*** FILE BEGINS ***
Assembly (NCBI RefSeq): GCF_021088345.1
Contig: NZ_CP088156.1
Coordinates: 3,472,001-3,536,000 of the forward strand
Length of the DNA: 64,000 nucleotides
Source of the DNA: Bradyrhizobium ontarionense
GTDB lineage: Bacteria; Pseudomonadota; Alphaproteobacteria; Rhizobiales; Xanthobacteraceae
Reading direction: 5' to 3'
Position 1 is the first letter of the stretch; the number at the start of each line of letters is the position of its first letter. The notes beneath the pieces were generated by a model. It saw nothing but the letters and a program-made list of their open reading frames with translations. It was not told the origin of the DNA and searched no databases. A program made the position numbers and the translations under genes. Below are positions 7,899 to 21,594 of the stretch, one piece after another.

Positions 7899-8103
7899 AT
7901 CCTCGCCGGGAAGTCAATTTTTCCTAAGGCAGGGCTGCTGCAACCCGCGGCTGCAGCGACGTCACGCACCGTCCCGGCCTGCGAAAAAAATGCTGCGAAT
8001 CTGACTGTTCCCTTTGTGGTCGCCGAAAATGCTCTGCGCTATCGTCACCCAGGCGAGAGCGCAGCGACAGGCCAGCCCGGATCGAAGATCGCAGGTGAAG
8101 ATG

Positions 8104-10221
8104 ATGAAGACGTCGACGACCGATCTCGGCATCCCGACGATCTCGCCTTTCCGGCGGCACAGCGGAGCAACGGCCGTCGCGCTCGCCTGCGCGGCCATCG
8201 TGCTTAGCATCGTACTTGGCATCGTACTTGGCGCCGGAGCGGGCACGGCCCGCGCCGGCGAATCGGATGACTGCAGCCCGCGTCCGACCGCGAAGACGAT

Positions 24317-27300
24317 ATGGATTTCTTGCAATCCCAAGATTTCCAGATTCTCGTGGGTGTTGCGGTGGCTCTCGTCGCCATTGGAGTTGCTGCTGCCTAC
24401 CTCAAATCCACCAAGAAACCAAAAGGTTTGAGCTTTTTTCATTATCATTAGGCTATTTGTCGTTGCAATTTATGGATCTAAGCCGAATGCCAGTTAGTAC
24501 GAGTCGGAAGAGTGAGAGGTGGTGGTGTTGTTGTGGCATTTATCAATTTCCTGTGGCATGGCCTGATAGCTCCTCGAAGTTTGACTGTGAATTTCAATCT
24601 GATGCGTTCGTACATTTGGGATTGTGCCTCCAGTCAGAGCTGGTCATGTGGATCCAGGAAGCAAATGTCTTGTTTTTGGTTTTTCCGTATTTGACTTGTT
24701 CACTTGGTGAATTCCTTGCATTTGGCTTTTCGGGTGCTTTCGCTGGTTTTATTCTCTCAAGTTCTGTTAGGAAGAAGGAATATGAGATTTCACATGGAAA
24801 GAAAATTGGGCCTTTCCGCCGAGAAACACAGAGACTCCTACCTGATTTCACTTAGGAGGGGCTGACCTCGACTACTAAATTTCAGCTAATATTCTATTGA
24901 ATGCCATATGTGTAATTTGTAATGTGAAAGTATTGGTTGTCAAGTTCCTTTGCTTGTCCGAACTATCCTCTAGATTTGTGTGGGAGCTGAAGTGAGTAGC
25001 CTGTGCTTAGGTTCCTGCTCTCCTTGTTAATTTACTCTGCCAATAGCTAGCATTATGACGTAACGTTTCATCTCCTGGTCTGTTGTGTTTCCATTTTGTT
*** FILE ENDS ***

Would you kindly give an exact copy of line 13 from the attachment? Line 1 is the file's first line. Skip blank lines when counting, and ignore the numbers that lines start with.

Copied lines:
8101 ATG